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 Post subject: Aiming Study
PostPosted: Mon Jul 04, 2005 15:02 GMT 
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Measurement of on-target-trajectories in Olympic archery
Edelmann-Nusser,* M. Gruber and A. Gollhofer
Department of Sports Science, Otto-von-Guericke University,
Magdeburg, Germany,Department of Sports Science, University
of Freiburg, Freiburg, Germany

The range of motion of a recurve bow during aiming and
releasing the shot is very small. Therefore on-target-trajectories
are used. To measure the on-target-trajectories of bows
a system originally designed for gun shooting was modified.
The system can be fitted onto the archers own personal bow.
Fifteen highly skilled archers of the German National Teams
of women and men participated in the study. Two intraindividual
typical strategies of aiming could be found out:
eleven archers try to hold the target on sight for at least 2 s
whereas four archers tend to ‘slide’ on the target and release
the shot at once when the target is on sight. For the so
called ‘hold boxes’ during aiming, the amplitudes and the
standard deviations of the motion in the last 10 ms were
smaller and the scores were better if the archers ‘hold the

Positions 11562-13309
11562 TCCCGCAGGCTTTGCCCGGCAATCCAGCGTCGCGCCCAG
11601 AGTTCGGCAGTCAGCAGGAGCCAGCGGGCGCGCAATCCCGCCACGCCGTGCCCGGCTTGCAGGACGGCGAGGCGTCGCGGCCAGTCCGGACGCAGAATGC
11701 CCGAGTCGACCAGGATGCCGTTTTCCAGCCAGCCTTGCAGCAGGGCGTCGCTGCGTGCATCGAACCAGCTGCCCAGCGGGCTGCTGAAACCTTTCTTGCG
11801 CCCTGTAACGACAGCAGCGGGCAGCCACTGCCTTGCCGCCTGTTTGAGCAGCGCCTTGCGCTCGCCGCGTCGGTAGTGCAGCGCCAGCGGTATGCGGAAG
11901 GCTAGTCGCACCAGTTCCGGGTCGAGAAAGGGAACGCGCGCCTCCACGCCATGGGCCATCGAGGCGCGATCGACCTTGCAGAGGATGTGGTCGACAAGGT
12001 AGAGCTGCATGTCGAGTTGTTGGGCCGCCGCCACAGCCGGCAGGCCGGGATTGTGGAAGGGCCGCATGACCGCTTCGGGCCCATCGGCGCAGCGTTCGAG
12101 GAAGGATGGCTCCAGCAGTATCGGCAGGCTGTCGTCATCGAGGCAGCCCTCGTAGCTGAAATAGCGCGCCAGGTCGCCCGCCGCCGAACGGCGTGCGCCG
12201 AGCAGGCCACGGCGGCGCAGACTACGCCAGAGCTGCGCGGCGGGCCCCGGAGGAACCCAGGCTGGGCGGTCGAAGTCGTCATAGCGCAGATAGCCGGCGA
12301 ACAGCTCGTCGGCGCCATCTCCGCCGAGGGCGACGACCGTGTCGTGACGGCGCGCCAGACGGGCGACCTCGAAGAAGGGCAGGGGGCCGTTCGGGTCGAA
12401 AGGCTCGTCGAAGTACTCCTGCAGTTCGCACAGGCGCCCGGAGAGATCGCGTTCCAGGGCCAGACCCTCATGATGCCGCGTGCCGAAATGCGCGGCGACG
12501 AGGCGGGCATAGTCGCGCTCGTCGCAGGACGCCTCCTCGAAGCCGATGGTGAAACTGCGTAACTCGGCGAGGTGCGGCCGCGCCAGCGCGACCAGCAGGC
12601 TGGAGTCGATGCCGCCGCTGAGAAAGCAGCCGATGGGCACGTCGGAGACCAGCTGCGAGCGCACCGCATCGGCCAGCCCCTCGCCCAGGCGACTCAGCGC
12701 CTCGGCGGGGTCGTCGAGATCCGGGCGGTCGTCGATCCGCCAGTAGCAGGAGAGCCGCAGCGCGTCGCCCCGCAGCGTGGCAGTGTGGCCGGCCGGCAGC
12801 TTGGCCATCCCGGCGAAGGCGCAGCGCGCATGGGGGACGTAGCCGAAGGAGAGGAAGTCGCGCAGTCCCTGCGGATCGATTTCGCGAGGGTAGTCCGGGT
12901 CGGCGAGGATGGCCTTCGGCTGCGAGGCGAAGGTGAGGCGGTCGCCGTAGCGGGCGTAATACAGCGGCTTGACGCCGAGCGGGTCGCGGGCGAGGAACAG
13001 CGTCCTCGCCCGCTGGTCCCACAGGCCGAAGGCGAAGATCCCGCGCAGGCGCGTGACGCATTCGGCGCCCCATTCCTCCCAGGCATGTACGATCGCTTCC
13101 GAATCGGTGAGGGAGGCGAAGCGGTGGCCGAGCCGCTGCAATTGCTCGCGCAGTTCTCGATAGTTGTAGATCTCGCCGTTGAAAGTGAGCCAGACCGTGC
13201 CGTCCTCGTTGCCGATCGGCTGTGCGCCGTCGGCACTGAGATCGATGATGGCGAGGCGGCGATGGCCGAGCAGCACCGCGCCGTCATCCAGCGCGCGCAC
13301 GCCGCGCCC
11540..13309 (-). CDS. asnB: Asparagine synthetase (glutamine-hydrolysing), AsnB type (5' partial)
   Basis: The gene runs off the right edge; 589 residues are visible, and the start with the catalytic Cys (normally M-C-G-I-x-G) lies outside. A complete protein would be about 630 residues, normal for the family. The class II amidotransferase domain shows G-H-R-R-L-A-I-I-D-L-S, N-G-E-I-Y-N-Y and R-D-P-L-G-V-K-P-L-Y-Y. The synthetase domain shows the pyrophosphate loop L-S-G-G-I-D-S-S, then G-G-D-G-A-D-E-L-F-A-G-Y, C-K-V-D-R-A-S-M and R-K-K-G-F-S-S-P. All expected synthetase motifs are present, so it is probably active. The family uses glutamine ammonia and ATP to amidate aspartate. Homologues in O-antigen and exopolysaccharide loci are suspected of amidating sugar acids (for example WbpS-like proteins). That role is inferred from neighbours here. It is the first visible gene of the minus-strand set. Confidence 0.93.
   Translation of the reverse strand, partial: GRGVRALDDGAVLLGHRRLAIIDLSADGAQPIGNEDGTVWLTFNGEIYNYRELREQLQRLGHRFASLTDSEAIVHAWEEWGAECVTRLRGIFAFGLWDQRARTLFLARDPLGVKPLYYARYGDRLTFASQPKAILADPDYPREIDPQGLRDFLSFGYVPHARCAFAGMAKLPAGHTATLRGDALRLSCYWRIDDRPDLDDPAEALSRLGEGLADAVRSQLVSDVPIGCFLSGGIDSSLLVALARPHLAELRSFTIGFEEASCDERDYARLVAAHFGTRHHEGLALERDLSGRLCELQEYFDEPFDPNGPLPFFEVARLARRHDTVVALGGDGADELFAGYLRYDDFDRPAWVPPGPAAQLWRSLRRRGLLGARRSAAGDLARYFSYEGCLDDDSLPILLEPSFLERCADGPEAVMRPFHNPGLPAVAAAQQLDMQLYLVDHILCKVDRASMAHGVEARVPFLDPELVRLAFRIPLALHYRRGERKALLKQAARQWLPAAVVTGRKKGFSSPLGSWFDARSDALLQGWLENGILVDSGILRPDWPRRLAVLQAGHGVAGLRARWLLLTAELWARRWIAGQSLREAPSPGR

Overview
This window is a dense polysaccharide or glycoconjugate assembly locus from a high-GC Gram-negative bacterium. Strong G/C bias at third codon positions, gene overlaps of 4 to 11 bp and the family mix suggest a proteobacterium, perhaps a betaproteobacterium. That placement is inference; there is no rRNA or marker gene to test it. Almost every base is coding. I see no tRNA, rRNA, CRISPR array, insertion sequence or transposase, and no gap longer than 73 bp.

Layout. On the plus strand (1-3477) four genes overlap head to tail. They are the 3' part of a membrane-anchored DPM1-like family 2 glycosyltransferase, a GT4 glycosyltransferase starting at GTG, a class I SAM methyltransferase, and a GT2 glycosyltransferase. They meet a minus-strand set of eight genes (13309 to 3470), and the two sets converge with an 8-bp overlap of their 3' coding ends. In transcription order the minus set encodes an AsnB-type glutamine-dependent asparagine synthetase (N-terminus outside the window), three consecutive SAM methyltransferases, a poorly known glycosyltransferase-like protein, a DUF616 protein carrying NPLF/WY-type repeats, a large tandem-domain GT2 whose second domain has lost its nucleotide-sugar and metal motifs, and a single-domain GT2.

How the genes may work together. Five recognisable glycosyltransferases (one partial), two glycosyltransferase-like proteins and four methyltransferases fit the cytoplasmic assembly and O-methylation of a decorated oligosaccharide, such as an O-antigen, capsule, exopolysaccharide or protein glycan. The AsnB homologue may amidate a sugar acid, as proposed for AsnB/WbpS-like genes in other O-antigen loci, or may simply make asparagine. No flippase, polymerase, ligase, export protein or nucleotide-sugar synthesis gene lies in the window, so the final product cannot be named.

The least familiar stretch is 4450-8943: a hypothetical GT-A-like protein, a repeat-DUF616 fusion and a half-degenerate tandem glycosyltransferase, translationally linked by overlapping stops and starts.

target on sight’ this strategy can be assumed to be the better
one.


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 Post subject: Re: Aiming Study
PostPosted: Mon Jul 04, 2005 20:35 GMT 

Joined: Thu Jan 15, 2004 08:42 GMT
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Location: California
JoeTapley wrote:
eleven archers try to hold the target on sight for at least 2 s
whereas four archers tend to ‘slide’ on the target and release
the shot at once when the target is on sight.


Alas, they measured Germans instead of Koreans.

There are some top rifle shooters who have an "approach" to the target and break the shot when they first expect an X, but they have triggers, and such things seem difficult with a clicker.

But from what I can tell the surprise break technique is the most common:

http://www.scatt.com/eng/faq.htm#Dynamic

kgk


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 Post subject:
PostPosted: Mon Jul 04, 2005 22:29 GMT 
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Quote:
Alas, they measured Germans instead of Koreans.

Can we get away from thinking that, because Koreans are successful, their techniques are necessarily best :x ? They are part of an overall method that will not suit every individual

Quote:
this strategy can be assumed to be the better
one.